Press release

Media backgrounder: The Beneficial Cattail: An input into a regional bioeconomy

June 19, 2012

The International Institute for Sustainable Development is demonstrating how innovative ecosystem management transforms a difficult environmental problem into an array of environmental, social and economic benefits. IISD is showing how the cattail (Typha spp.), a common wetland plant, can be a valuable input into a modern bioeconomy. Harvesting and processing cattails produces low-cost bioenergy, fights eutrophication (nutrient loading) by capturing phosphorus, recycles this phosphorus into fertilizer, produces carbon credits and improves wetland habitat.

IISD's current research on cattail harvesting was chosen as a Sustainia100 solution at the United Nations Conference on Sustainable Development (Rio+20). The project was also awarded a 2011 Manitoba Excellence in Sustainability Award in partnership with the University of Manitoba and Ducks Unlimited Canada. The project is based on harvesting cattails and is an important proof of concept of IISD's Lake Winnipeg Bioeconomy Project.

What are cattails?

Cattails are a common wetland plant, with roughly 10 species occurring worldwide. Many species produce a tremendous amount of biomass in a single growing season, compared with many other biomass sources that require multiple seasons before they can be harvested.

What is a bioeconomy?

A bioeconomy is an economy in which the basic building blocks for industry and the raw materials for energy are derived from plant- and crop-based (renewable) sources. A regional bioeconomy is developing in Manitoba, Canada. IISD and its partners are demonstrating bioeconomy concepts by harvesting cattails in urban and rural areas including natural wetlands, engineered treatment wetlands, storm water retention ponds, ditches, urban greenbelts, and marginal agricultural land. The initial research was conducted in partnership with Ducks Unlimited Canada and the University of Manitoba at Netley-Libau Marsh, a large coastal wetland at the mouth of Lake Winnipeg, the 10th largest freshwater lake in the world, and the most eutrophic large lake in the world.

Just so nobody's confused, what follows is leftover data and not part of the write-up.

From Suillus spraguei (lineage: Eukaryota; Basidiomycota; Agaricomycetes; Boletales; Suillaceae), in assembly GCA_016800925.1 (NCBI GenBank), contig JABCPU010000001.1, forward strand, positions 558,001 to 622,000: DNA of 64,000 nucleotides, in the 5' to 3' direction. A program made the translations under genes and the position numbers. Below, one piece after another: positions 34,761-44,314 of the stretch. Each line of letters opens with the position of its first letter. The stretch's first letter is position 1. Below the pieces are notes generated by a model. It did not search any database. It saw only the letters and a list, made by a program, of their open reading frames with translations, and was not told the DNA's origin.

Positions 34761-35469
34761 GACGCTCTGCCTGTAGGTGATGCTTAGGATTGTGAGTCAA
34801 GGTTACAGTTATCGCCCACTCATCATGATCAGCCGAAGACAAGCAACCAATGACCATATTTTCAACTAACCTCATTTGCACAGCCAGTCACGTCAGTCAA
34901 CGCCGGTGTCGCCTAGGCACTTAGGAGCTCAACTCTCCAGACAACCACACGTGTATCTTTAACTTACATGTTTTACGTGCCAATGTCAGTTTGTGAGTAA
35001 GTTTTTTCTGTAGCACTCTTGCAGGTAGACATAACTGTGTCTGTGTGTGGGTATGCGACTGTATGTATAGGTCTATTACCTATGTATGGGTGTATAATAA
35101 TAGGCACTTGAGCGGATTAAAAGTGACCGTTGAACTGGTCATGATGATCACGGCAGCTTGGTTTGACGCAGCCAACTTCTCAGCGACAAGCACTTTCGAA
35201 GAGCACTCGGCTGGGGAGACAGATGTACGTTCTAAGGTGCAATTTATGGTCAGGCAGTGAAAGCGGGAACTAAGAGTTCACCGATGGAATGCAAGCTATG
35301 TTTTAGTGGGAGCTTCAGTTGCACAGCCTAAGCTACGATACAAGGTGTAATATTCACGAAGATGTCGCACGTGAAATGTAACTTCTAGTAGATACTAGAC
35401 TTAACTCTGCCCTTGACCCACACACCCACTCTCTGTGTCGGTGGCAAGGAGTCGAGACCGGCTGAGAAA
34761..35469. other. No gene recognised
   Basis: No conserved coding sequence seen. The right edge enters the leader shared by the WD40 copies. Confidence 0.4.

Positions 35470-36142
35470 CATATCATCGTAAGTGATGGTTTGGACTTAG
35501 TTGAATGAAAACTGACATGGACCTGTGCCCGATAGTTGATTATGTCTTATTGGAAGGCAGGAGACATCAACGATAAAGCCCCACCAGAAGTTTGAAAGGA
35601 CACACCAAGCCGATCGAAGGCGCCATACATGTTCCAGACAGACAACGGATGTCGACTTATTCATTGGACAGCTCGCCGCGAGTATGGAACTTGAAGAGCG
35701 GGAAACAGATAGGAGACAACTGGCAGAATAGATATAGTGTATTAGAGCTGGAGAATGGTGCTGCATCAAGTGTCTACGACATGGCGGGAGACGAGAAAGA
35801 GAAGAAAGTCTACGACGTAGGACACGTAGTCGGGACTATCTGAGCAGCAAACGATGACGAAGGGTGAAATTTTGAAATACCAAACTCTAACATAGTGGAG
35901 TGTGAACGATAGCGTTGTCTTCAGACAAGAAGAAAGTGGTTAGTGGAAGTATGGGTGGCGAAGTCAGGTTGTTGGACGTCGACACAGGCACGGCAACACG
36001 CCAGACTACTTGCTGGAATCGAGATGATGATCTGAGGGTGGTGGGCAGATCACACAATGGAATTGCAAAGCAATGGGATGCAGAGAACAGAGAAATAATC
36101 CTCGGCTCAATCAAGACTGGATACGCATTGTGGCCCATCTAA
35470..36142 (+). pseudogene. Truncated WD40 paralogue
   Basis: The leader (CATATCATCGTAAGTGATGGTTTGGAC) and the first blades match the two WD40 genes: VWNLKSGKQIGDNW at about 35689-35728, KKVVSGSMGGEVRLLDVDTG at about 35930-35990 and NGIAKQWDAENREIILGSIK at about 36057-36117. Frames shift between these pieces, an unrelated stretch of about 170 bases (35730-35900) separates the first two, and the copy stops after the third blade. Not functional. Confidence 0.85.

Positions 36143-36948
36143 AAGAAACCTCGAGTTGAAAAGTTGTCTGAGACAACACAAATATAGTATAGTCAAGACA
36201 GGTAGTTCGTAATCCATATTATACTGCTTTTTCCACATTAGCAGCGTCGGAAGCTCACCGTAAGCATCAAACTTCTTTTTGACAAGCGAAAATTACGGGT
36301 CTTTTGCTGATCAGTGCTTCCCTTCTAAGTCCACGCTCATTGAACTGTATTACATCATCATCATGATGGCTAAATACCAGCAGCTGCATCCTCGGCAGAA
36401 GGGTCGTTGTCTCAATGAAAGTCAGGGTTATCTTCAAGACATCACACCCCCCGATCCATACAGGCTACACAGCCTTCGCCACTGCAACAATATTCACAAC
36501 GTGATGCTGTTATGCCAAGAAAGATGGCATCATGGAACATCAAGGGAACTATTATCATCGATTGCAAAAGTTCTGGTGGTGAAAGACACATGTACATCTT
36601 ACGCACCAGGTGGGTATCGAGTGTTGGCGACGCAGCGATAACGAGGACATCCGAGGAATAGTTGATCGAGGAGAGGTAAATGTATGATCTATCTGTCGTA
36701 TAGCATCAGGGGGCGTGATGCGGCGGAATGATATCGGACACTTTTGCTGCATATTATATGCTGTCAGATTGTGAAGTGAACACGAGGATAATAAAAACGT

What are the benefits?

  1. Nutrient removal: Harvesting the nutrient-laden cattails permanently removes phosphorus from the marsh, which benefits downstream waterways by decreasing nutrient loading.
  2. Bioenergy production: The harvested cattails can be turned into compressed fuel products (e.g., pellets and cubes) used for bioenergy production.
  3. Carbon credits: Cattail biomass can be burned in place of coal and other fossil fuels, resulting in fewer greenhouse gas emissions, and generating profitable carbon credits.
  4. Phosphorus recovery: The ash from the burned cattails contains phosphorus, which can be recycled into fertilizer. Phosphorus is a scarce and strategic natural resource, critical to global food security.
  5. Habitat improvement: Removing the dense accumulation of dead plants opens the marsh to sunlight, spurring new plant growth and renewing wildlife habitat.

How does cattail harvesting support sustainable development?

Three of the biggest sustainable development challenges in the world are the need for sustainable energy, clean water and food security—all of which are demonstrated by cattail harvesting.

Economic benefits: Cattail biomass produces low-carbon energy at a cost of CAD$0.025 to CAD$0.050 per kilowatt hour, comparable to or cheaper than other biomass sources. In Manitoba, coal costs roughly CAD$70 per tonne; cattail costs between CAD$50 and CAD$85 per tonne, depending on how it is processed. Cattail also offers a viable carbon offset product, while removing phosphorus at a lower cost than traditional wastewater treatment.

Social benefits: Marginal agricultural land typically produces little income for farmers; cattail harvesting offers new revenue streams from marginal lands that boost farm income and increase rural resilience, avoiding the ethical "food versus fuel" question that arises when biomass crops are grown on prime agricultural land.

Environmental benefits: Cattail harvesting removes an average 33 kilograms of phosphorus per hectare (preventing the nutrient from polluting the lake), sequesters up to 6 tonnes of carbon in the harvested biomass per hectare of cattail, and generates 1.05 tonnes of CO2 offsets per tonne of biomass.
For more information, please contact Nona Pelletier, IISD manager, public affairs at +1 (204) 958-7740 or cell: +1 (204) 962-1303

About IISD

The International Institute for Sustainable Development (IISD) is an award-winning independent think tank working to accelerate solutions for a stable climate, sustainable resource management, and fair economies. Our work inspires better decisions and sparks meaningful action to help people and the planet thrive. We shine a light on what can be achieved when governments, businesses, non-profits, and communities come together. IISD’s staff of more than 250 experts come from across the globe and from many disciplines. With offices in Winnipeg, Geneva, Ottawa, and Toronto, our work affects lives in nearly 100 countries.